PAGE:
Will the Joint Chiefs Dare to Resign?
Actually, this was the second time the Times group had called for Rumsfeld’s resignation. But, with the mid-term elections on Tuesday and the obviously deteriorating conditions in Iraq, the supposition was that this latest call was politically motivated.
Robert Hodierne, the managing editor of The Times group, denied that charge. Hodierne says that their decision to come out against Rumsfeld’s continued tenure was prompted by President Bush’s statement that he intended to retain Rumsfeld as Defense Secretary for the next two years.
What is significant about this editorial is that it comes from a news group whose entire focus is on the military. Its reporters cover virtually every military installation and defense industry except those that operate exclusively in the “black” world. It is sold in every military base or post exchange and available in many – and perhaps all – commissaries, the military’s grocery stores. It is read by personnel on active duty and in the National Guard and reserve components. For these reasons, the story made a splash over the weekend.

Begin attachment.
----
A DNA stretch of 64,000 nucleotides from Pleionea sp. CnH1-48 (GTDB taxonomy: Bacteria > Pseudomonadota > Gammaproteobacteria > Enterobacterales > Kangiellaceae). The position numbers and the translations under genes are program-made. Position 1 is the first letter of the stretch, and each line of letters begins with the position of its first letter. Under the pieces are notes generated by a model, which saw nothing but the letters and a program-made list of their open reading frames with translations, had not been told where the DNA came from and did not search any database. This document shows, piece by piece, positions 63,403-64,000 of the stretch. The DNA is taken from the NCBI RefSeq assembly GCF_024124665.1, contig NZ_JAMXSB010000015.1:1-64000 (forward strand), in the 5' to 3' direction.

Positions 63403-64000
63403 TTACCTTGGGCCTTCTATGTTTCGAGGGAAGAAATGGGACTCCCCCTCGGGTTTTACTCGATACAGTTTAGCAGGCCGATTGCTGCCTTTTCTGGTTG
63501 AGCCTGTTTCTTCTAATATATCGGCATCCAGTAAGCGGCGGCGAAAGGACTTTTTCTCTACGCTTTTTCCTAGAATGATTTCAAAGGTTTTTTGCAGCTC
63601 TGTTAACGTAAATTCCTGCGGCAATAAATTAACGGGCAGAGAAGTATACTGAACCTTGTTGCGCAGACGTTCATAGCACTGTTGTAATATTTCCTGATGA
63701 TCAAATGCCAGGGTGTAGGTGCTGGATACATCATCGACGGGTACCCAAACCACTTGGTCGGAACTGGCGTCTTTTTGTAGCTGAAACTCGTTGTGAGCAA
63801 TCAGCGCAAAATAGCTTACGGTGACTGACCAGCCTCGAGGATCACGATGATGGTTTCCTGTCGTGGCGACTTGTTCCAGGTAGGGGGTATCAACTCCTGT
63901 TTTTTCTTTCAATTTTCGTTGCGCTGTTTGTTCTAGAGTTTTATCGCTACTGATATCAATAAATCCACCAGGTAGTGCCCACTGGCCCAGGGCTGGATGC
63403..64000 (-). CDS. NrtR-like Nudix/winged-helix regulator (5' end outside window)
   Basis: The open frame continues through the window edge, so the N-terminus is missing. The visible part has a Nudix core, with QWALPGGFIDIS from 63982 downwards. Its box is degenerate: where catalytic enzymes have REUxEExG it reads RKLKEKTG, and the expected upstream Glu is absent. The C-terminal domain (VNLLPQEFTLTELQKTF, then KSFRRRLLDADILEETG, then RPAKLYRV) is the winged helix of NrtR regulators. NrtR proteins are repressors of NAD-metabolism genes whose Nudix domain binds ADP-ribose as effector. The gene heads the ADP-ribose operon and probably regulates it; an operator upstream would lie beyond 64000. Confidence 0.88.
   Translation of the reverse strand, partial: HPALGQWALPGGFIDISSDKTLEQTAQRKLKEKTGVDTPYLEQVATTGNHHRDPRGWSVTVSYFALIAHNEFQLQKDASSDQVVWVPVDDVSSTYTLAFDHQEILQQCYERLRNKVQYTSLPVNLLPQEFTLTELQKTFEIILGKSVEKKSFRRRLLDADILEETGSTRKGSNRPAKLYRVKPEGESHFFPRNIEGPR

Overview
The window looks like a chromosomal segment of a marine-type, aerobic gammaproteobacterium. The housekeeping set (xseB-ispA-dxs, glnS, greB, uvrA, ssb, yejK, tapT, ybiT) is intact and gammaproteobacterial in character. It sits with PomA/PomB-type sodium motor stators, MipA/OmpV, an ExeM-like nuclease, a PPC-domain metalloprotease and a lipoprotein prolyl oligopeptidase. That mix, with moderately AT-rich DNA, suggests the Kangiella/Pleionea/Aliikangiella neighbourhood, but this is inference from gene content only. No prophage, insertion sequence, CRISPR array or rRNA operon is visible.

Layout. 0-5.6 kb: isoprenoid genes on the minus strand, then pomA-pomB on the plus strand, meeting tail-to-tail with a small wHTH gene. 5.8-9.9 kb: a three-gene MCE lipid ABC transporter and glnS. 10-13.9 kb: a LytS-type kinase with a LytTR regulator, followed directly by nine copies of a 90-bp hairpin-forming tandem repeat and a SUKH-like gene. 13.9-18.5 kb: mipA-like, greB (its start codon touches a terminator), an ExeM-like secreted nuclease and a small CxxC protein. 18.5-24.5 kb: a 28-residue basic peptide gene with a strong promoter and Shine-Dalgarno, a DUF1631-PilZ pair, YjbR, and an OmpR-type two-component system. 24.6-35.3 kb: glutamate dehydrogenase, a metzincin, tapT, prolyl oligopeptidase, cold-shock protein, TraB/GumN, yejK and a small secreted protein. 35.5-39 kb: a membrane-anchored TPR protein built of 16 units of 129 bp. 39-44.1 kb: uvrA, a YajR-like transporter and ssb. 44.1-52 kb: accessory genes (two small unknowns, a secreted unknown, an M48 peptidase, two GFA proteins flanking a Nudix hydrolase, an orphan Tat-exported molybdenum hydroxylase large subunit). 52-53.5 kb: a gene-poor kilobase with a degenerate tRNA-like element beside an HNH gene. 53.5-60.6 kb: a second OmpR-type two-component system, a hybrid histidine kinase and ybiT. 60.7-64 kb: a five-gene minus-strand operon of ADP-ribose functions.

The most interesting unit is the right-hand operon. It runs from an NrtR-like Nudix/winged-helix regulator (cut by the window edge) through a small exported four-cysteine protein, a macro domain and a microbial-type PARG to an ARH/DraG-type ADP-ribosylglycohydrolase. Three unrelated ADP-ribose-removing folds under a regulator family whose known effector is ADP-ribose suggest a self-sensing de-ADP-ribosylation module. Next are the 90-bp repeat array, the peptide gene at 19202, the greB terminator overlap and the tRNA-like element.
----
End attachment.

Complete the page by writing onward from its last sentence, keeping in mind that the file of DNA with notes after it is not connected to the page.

But the editorial did not, in my view, go far enough. It said that Rumsfeld was responsible for the debacle in Iraq. Without question, he bears much responsibility, but others are responsible as well. As president, George Bush is ultimately responsible for whatever occurs or does not occur during his tenure. Moreover, the generals prosecuting the war are also responsible for the advice they have given to the civilians in the Pentagon and the White House.